On I went, out of the wood, passing the man leading without knowing I was going to do so. Flip-flap, flip-flap, jog-trot, jog-trot, curnchslap-crunchslap, across the middle of a broad field again, rhythmically running in my greyhound effortless fashion, knowing I had won the race though it wasn't half over, won it if I wanted it, could go on for ten or fifteen or twenty miles if I had to and drop dead at the finish of it, which would be the same, in the end, as living an honest life like the governor wanted me to. -Alan Sillitoe, "Loneliness of the Long Distance Runner"

Monday, December 6, 2010

Also? You look really weird.

I've decided to take a stand on barefoot running.

I think barefoot runners are largely self-righteous douchebags.  Not all of them by any means, but many of them.  I'm basing that mostly on my understanding of the Runner's World web forum on barefoot running - clearly a representative sample.  Also?  The Springsteen song (Born to Run) gets on my nerves, and it reminds me of barefoot runners because of the book of the same name and all.

That's my stand on barefoot runners.  What's my stance on barefoot running itself?

Now, for the record, I'm sort of the Brian Fellow of running physiology.  In other words, I have no educated basis at all for what I'm about to say.  Remember: I didn't even learn how to stretch until a few months ago.

I read Born to Run and I bought it, hook line and sinker.  I was moved.  I imagined myself as a persistence hunter, running and running and running.  I bored my friends with TOTALLY AWESOME facts about how our lungs don't get compressed as we run, you see, so we can breathe independently of our footstrike and run forever if we need to.  I own Vibrams, Nike Frees, MBTs, Vivo Barefoot, Kigos.  I get the barefoot thing and I think there's something to it.

I also believe that it is possible to be injured by too much shoe.  Getting fitted for running shoes isn't rocket science, but there is something to it.  I tried to push my beloved Asics on to a running friend years ago, and she started getting cramps in her side - above the waist - every time she wore them.  Something was pulling on something and it gave her an abdominal muscle cramp.  So shoe fit isn't rocket science - worse, it's magic.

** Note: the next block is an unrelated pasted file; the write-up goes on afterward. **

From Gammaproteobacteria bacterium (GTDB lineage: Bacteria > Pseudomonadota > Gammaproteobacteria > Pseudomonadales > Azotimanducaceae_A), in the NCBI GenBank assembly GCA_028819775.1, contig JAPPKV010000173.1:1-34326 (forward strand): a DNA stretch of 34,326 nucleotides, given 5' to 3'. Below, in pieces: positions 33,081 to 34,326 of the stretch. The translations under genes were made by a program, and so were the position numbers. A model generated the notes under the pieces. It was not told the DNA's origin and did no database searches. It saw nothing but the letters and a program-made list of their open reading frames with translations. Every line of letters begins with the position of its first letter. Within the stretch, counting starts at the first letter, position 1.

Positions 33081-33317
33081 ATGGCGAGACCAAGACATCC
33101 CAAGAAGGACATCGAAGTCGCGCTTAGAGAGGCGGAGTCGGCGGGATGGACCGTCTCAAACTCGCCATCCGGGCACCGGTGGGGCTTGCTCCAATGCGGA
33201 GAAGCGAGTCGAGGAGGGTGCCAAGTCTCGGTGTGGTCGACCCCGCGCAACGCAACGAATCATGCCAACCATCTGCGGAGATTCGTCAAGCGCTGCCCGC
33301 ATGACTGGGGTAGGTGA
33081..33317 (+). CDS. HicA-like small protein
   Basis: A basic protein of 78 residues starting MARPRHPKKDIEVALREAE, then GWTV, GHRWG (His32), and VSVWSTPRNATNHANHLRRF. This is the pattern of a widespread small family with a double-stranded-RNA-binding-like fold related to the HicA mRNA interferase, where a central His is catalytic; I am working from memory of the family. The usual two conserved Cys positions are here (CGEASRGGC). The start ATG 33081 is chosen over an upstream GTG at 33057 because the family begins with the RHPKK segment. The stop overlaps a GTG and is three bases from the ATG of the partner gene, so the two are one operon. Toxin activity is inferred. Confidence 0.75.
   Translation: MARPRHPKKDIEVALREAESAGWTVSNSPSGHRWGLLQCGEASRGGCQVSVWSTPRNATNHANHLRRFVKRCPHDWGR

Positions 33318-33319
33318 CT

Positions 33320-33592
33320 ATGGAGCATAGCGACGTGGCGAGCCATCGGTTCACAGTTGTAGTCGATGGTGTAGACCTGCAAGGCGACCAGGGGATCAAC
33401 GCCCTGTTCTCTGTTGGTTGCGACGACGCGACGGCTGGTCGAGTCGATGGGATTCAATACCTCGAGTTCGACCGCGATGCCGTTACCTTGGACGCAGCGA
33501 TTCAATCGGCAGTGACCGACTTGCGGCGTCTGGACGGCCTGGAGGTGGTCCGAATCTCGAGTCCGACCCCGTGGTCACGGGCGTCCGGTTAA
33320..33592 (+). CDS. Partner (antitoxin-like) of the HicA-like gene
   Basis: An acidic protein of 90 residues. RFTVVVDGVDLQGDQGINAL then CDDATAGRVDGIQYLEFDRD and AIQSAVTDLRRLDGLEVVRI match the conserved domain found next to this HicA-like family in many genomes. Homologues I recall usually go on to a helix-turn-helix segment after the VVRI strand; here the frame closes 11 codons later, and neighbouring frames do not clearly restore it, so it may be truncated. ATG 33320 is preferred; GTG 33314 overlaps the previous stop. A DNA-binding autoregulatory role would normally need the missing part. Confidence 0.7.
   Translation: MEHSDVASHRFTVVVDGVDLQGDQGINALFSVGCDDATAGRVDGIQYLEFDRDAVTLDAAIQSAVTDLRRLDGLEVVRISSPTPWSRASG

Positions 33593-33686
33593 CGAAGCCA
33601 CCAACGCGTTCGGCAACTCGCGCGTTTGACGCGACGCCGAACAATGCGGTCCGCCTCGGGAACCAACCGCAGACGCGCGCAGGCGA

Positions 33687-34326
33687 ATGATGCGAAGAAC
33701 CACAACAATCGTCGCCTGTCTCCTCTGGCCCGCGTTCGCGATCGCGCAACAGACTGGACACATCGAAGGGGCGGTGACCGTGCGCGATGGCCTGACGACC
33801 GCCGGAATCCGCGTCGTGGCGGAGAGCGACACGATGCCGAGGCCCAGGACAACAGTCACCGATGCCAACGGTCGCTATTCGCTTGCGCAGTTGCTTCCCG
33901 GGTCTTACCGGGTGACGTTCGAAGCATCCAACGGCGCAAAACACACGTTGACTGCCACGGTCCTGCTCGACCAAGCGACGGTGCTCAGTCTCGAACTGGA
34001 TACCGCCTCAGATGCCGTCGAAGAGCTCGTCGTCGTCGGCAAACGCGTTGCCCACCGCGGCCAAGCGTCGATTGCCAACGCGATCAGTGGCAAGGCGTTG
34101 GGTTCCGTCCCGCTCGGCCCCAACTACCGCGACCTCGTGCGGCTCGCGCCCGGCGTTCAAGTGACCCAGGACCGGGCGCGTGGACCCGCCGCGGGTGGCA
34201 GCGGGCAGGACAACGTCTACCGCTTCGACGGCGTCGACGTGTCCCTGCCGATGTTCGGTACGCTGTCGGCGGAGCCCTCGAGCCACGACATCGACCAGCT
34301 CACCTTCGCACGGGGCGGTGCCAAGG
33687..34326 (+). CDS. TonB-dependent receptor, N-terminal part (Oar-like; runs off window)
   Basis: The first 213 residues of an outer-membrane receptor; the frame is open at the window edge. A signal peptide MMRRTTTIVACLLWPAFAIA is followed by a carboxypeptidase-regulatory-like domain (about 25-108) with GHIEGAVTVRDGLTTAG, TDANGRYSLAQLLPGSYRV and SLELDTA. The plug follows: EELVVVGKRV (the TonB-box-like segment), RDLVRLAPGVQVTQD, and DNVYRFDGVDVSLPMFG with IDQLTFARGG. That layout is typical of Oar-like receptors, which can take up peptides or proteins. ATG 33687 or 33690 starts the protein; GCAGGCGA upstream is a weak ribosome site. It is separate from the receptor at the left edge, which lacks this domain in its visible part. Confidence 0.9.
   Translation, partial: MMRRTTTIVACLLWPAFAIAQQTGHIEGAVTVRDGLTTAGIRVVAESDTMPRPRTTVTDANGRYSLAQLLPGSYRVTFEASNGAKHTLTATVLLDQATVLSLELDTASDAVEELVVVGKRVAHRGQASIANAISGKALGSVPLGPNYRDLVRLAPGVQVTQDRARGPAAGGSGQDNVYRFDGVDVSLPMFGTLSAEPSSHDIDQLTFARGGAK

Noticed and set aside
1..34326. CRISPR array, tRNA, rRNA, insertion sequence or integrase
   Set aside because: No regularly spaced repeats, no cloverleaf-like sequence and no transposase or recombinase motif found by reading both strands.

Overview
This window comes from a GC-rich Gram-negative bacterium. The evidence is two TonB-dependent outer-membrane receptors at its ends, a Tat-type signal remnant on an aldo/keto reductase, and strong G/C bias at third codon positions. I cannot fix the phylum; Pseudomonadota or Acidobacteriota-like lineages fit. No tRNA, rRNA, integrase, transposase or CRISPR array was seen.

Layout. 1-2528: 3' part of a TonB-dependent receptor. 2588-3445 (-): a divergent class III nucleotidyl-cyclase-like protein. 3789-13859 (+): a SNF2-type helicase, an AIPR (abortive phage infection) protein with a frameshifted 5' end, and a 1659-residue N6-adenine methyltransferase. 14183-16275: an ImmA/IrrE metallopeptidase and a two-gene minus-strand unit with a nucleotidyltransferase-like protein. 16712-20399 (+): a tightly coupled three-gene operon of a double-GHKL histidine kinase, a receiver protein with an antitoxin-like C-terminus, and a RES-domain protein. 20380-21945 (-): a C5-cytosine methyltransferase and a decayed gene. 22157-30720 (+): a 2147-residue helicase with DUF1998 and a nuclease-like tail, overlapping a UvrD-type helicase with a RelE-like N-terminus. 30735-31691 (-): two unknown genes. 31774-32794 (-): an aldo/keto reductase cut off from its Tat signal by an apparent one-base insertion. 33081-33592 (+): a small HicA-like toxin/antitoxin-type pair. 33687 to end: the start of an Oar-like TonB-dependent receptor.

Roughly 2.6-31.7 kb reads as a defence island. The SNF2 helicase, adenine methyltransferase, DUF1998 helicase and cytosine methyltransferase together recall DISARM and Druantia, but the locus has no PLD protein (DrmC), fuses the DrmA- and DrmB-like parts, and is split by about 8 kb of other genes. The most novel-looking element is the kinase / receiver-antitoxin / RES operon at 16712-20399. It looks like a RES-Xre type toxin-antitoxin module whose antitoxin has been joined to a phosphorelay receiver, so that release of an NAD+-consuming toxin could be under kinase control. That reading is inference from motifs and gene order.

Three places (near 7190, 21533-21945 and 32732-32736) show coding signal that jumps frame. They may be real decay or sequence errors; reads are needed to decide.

Personally, I'm enough of a conspiracy theorist to even see Nike as basically a big drug company, luring us in with more and more expensive shoes and convincing us we need the best there is.  "Oh, you like that offering?  We have this other shoe, over here... even softer... yet more stable... and in better colors... only $20 more...  Just follow me into this dark, loud store over here under the 'Niketown' sign..."

Now.  That said.  We're starting to see an anti-barefoot backlash.  People are getting injured from doing too much too soon.  People are getting injured from not paying attention and switching from one form to the other - barefoot shoes today, cushioned tomorrow, etc.  Your form is different from barefoot to shod. Go back and forth and you're confusing yourself.

Running is the stuff of repetition.  It's inherently monotonous.  We learn muscle memory through running, again and again.  One foot in front of the other until it becomes rote.

I probably have at least a dozen pictures of me at DQ.
Also?  I might have millions of years of evolution suggesting that I should be running barefoot, but I have hundred of years of devolution suggesting that I should sit my butt down in a nice cushy chair and eat Dairy Queen.  A million years ago, a runner wouldn't have carried around the extra pounds I have going on.  Or the lethargy.  Or the sedentary desk job.  Or the red meat whenever I want it which is frankly too often.  A million years ago, a runner wouldn't have gotten massively peeved if she couldn't get a seat on the subway for TWO WHOLE stops of her commute - that's like 6 minutes of standing!

What's next in the back-to-nature movement?  I really hope it's the squat toilet.  I cannot tell you how much I would love to see the Turkish Toilet installed throughout America.


  1. You're right. Barefoot purists CAN be douchey, as can all flavors of purist.

    True story: there was a guy who used to wear his Vibrams around my office all the time. People thought he was wearing socks. He was a freak who told everyone all the time why he was wearing them, which would generally be answered by, "but you're not running right now...." He's gone to law school now. Douche.

  2. I have met mostly douchey people, and one nice one. Hrm.